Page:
Lydia Reinig, PhD student, had a busy and productive summer. She presented her ongoing research, “Working to Make Public Participation More Meaningful: Insights at the Public Participation Working Group,” and participated in two panel discussions at the New Horizons in the Ethnography of Communication Conference, held in June at the College of Mount St. Vincent in Riverdale, NY. Lydia also attended the Conference on Communication and the Environment in Leicester, UK in June, where she and Professor Leah Sprain presented their paper “Designing Public Participation for Climate Action: Navigating Stakeholder Identities, Collective Action, and Scale.” Lydia’s book review of Communicating User Experience: Applying Local Strategies Research to Digital Media Design (Trudy Milburn, editor) has been accepted for publication in Discourse Studies.  In addition, Lydia received a scholarship to attend a two-day symposium, “Energy Democracy: Creating a Research Agenda,” at the University of Utah in July, where she participated in ongoing development of interdisciplinary energy democracy scholarship. Finally, Lydia was selected as graduate student research grant recipient from the Center to Advance Research and Teaching in the Social Sciences.  This monetary award supports Lydia’s ongoing research into the transformation of public participation practices during energy system transitions and climate action.  Lydia and Leah Sprain also had their paper accepted for the journal Environmental Communication, Citizens Speaking as Experts: Implications for Deliberative Design.”

Vincent Russell, PhD student, published an article (with Mark Congdon, Jr.), “Long-Term Impacts of Communication Activism Pedagogy: Guiding Principles for Future Research,” in the same forum on Communication Activism Pedagogy that Professor Larry Frey published in. Vincent also had a paper accepted for the upcoming NCA convention, “Communicating for a Democratic Education: Student Reflections on a Justice-Oriented Course,” which is a contender for a top paper award in the Experiential Learning Division.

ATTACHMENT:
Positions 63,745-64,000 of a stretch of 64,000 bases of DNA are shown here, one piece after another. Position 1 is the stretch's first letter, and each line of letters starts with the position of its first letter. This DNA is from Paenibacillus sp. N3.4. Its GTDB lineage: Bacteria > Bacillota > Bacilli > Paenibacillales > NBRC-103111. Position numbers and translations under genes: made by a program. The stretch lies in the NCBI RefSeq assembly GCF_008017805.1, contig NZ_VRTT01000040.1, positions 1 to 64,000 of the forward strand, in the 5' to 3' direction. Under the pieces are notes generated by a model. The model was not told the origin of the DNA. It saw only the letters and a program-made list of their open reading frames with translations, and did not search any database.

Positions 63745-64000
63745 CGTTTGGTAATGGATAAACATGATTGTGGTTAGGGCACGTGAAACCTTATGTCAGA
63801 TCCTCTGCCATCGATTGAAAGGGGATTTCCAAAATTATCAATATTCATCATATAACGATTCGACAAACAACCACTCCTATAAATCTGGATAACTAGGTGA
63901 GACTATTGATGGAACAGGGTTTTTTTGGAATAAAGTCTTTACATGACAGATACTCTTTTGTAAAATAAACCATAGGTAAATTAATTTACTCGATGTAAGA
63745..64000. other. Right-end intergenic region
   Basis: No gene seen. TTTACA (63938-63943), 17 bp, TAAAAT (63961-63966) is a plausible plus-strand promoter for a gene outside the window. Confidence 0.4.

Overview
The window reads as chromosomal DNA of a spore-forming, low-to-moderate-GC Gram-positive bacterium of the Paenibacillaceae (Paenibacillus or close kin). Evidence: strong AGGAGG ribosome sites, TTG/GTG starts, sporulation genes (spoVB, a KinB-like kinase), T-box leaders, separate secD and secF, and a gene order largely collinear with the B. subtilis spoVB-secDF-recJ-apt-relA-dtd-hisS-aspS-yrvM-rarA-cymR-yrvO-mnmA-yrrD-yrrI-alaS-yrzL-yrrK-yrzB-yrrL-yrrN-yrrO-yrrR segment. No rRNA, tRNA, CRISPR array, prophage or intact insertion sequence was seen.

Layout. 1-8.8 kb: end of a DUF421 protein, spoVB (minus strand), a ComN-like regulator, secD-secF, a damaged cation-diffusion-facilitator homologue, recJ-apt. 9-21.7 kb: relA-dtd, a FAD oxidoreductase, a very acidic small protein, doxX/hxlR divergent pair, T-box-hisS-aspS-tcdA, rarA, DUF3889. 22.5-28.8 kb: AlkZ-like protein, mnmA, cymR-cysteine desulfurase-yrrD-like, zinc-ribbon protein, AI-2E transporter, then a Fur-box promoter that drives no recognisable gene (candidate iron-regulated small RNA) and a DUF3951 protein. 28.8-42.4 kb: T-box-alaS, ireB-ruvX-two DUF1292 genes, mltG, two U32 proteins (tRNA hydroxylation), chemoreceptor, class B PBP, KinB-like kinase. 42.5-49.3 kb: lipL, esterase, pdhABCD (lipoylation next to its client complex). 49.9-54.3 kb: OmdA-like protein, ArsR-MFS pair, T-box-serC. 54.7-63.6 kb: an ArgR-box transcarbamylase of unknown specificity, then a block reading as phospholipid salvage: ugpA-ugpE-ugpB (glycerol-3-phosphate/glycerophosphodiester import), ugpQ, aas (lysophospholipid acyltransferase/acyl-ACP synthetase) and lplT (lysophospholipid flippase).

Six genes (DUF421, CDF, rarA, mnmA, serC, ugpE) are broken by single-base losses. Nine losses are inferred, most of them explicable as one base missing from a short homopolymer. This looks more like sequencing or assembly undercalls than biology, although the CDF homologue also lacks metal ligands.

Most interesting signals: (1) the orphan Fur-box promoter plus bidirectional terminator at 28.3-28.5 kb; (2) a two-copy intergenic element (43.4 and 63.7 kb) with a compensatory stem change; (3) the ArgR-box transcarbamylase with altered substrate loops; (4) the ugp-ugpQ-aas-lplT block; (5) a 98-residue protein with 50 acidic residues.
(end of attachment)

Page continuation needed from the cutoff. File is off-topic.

Bill Shrum, MA Student, was recently one of several members of the Public Participation Working Group presenting their final report to the Boulder City Council in a Strategy session. The presentation was tied to Bill’s Master’s thesis research and concluded a 13-month process with over 30 meetings among group members.

Peter Simonson, Professor, was the 2017 recipient of the College of Media, Communication, and Information’s Payden Award for Faculty Excellence. He also became Department Chair this summer.

Leah Sprain, Assistant Professor, was awarded a Provost’s Faculty Achievement Award, given to a select few faculty across the university on the basis of excellence in research—in particular her article, “Communicating Openness in Deliberation,” published in Communication Monographs in 2016. Leah also published (with Laura Black) Deliberative Moments: Understanding Deliberation as an Interactional Accomplishment” (in the Western Journal of Communication); and she and Lydia Reinig had their paper accepted for the journal Environmental Communication, Citizens Speaking as Experts: Implications for Deliberative Design.”

Ted Striphas, Associate Professor, delivered a keynote address, “What is Algorithmic Culture,” in May at the 8th annual Transforming Hollywood conference, held at UCLA and jointly-sponsored by UCLA and USC. The subject of the event, which brought together media scholars and industry professionals, was “The Work of Art in the Age of Algorithmic Culture.” Together with Larry Grossberg, Ted also published a special editorial on the politics of Trumpism, “There’s Something Happening Here,” on the politics of Trumpism. It appeared in the March/May 2017 issue of Cultural Studies, the journal Ted is now editing.

Bryan Taylor, Professor was lead author (with CU alum Hamilton Bean, Ned O’Gorman, and CU doctoral student Rebecca Rice) of “A Fearful Engine of Power: Conceptualizing the Communication-Security Relationship,” published as the lead article in the Annals of the International Communication Association. Bryan also published the entry “Ethnography” in The International Encyclopedia of Organizational Communication.

Karen Tracy, Professor, completed a very successful four-year term as Chair of the Department; and she published an essay (with Danielle Hodge) in the journal Discourse and Society: “Judge Discourse Moves that Enact and Endanger Procedural Justice.”